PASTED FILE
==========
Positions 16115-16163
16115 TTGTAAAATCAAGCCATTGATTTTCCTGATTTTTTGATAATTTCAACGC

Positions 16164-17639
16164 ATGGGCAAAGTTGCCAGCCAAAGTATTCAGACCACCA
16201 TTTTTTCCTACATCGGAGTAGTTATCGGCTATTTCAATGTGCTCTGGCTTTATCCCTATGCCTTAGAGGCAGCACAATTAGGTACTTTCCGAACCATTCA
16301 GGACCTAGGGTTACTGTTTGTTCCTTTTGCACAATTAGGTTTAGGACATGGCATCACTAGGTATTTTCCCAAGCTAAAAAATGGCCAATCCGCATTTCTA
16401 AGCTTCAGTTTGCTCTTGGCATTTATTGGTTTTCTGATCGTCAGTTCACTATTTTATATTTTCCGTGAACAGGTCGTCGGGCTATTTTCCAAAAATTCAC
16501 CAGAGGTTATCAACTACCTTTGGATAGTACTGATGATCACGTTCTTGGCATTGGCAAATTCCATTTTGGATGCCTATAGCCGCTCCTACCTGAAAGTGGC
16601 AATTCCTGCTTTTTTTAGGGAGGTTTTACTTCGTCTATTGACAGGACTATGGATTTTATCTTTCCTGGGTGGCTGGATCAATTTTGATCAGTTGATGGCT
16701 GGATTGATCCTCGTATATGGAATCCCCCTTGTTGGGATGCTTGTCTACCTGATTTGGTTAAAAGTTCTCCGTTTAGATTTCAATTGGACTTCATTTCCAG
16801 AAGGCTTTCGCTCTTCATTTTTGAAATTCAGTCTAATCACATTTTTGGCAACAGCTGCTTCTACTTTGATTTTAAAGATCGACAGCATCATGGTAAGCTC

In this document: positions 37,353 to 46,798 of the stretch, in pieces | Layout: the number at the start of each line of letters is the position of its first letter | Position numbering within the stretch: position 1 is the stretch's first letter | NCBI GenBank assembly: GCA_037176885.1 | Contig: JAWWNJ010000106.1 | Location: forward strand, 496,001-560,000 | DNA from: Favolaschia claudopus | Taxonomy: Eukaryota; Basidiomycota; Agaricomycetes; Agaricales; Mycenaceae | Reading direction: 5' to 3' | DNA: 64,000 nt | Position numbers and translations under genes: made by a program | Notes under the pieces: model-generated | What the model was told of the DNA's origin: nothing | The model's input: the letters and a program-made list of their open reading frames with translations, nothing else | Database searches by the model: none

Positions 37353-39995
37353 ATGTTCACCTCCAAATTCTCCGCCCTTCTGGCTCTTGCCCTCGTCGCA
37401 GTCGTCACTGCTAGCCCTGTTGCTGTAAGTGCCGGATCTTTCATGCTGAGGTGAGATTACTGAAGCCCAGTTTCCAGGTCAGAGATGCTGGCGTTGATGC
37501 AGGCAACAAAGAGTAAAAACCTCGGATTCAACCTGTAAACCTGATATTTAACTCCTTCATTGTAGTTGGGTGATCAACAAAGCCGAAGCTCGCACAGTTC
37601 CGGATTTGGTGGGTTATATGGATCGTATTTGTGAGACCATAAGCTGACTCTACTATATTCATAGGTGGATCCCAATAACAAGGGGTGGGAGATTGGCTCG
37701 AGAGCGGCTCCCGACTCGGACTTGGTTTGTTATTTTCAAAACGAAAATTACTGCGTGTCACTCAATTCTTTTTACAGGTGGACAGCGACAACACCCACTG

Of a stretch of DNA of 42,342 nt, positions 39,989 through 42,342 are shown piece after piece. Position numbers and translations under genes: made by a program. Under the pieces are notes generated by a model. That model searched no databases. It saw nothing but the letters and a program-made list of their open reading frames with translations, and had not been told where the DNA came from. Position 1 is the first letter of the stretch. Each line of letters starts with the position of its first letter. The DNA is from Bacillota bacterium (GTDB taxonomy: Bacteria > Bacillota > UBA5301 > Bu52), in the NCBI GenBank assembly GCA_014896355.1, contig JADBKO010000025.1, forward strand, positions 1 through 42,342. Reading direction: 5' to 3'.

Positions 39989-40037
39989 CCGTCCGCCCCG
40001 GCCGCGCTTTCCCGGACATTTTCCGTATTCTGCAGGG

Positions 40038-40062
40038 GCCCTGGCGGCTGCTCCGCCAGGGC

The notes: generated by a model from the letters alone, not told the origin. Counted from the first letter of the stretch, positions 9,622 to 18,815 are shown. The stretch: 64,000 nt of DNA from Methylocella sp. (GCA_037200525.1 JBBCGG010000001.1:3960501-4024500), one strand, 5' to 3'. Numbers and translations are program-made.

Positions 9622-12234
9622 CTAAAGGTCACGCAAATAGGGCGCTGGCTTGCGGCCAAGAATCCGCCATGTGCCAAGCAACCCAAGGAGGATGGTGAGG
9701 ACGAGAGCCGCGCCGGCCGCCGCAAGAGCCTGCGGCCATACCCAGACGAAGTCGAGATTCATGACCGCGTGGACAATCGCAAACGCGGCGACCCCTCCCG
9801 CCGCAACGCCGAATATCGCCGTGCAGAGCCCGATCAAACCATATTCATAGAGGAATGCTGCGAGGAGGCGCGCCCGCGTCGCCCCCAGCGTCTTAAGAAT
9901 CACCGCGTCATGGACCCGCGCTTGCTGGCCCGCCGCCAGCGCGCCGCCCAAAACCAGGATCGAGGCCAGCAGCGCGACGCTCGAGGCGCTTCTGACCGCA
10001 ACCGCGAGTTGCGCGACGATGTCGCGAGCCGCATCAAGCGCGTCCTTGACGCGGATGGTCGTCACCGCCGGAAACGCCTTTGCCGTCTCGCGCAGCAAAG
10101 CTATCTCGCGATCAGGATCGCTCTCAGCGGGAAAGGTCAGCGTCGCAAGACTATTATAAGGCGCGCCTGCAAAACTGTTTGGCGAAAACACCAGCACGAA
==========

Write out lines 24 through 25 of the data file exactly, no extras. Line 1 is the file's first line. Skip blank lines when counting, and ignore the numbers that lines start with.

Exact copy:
40038 GCCCTGGCGGCTGCTCCGCCAGGGC

The notes: generated by a model from the letters alone, not told the origin. Counted from the first letter of the stretch, positions 9,622 to 18,815 are shown. The stretch: 64,000 nt of DNA from Methylocella sp. (GCA_037200525.1 JBBCGG010000001.1:3960501-4024500), one strand, 5' to 3'. Numbers and translations are program-made.